What Are Cataracts?
Cataracts develop naturally over time. In fact, more than half of Americans age 80 or older either have a cataract or have had cataract surgery. Except in the most developed countries, cataracts are the leading cause of blindness worldwide. If someone has a cataract, it means he has a cloudy area on the lens of his eye. How will cataracts affect a person's vision, and how can you help him cope?
The good news about cataracts
With surgery, they can be reversible.
What happens with cataracts
A cataract is a clouding of the eye's lens. Light passes through the lens (located behind the iris and the pupil) to the retina, which sends an image to the brain. If the lens isn't clear, the image reaching the retina will be blurry.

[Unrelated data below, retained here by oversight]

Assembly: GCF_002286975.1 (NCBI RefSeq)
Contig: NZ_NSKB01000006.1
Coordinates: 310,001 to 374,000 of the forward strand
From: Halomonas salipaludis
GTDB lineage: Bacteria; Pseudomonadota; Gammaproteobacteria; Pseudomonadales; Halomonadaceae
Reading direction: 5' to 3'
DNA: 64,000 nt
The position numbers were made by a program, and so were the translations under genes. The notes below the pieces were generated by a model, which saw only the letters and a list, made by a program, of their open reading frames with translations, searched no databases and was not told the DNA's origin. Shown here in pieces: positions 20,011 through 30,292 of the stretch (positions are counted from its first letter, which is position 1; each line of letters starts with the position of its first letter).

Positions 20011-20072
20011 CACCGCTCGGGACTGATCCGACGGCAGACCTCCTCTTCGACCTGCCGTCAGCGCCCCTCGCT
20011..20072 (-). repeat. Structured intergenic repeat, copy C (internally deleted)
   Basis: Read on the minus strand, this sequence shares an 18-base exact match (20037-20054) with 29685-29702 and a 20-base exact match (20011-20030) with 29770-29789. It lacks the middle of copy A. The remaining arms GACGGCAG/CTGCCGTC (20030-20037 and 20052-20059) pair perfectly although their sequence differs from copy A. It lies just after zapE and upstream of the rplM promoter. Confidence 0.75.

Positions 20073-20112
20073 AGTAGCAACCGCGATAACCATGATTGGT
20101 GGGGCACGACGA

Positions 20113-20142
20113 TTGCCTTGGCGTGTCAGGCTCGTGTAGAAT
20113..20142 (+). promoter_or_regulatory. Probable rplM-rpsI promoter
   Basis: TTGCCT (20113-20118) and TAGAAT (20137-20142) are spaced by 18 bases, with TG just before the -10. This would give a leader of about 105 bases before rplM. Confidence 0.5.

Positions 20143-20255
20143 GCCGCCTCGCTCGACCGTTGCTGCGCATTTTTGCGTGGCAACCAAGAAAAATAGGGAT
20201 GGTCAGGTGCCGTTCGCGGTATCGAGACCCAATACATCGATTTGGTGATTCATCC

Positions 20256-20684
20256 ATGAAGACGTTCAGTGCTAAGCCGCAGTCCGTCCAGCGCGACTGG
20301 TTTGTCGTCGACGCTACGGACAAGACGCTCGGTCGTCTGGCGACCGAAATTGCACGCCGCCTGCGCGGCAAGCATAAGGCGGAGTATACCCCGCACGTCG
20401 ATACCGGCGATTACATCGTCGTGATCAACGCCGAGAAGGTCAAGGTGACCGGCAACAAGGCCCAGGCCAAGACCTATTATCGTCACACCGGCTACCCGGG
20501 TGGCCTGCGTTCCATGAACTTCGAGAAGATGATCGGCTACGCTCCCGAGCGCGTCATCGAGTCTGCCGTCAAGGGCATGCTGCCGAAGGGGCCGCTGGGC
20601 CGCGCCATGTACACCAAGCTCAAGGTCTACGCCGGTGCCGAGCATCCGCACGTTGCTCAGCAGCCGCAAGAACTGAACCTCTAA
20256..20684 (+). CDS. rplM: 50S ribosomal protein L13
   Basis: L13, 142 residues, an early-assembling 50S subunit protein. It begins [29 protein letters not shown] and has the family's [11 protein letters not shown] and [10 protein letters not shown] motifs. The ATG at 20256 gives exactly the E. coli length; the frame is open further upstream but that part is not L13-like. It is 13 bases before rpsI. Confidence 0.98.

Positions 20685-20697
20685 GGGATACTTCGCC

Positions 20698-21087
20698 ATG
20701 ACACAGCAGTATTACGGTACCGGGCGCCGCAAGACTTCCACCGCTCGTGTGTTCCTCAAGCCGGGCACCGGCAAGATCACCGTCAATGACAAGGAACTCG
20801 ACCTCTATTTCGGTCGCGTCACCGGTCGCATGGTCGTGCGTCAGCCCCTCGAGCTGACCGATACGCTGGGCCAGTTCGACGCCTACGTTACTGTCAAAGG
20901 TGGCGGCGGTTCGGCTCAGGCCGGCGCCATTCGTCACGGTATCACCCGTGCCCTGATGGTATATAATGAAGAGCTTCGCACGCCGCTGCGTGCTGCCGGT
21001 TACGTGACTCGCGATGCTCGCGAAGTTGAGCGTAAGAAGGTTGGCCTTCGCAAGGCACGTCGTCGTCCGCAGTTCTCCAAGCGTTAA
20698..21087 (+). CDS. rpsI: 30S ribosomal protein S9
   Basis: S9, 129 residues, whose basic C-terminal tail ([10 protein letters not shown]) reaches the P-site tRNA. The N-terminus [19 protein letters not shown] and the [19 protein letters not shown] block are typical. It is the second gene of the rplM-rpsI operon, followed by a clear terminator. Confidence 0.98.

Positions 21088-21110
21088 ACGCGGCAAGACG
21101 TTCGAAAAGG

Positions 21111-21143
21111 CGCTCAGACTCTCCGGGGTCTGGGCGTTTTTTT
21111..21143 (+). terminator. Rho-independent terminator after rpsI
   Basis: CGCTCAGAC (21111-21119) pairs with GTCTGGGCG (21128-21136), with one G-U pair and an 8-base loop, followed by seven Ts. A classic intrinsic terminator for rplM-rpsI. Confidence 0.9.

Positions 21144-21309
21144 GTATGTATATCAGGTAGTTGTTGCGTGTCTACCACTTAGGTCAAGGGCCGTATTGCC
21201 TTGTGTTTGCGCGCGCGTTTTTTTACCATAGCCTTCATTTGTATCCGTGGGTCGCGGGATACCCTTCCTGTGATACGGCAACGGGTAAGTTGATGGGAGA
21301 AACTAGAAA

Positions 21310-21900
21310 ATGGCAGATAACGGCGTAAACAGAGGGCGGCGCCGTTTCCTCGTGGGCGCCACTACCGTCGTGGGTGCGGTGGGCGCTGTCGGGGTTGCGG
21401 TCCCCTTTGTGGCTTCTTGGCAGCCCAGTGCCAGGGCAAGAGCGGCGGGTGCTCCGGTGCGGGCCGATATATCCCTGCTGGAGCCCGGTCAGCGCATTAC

This clouding happens over time. The eye's lens is made up of protein and water, and when protein cells break down and clump together on the lens they form a cataract, causing blurred vision. If the cataract gets larger, it clouds more of the lens, making vision increasingly difficult. The lens may also become thicker and more rigid, and it may change from clear to a yellow-brown that tints what a person sees.
Cataracts are classified according to where they occur in the lens, and the type affects the symptoms a person will experience.
- If he has a nuclear cataract, for example, it's forming in the center of the lens.
- A subcapsular cataract appears at the back of the lens.
- A cortical cataract occurs on the edges of the lens (but eventually sends streaks to the center of the lens).
Vision loss from age-related cataracts is most common in people over age 60, though age-related cataracts can form much earlier. Some experts think the lens changes over time because of free radicals (from smoking and ultraviolet light, for example) as well as from general wear on the protein fibers.
A person may have a cataract in one or both eyes, though it's most likely that he'll develop cataracts in both eyes.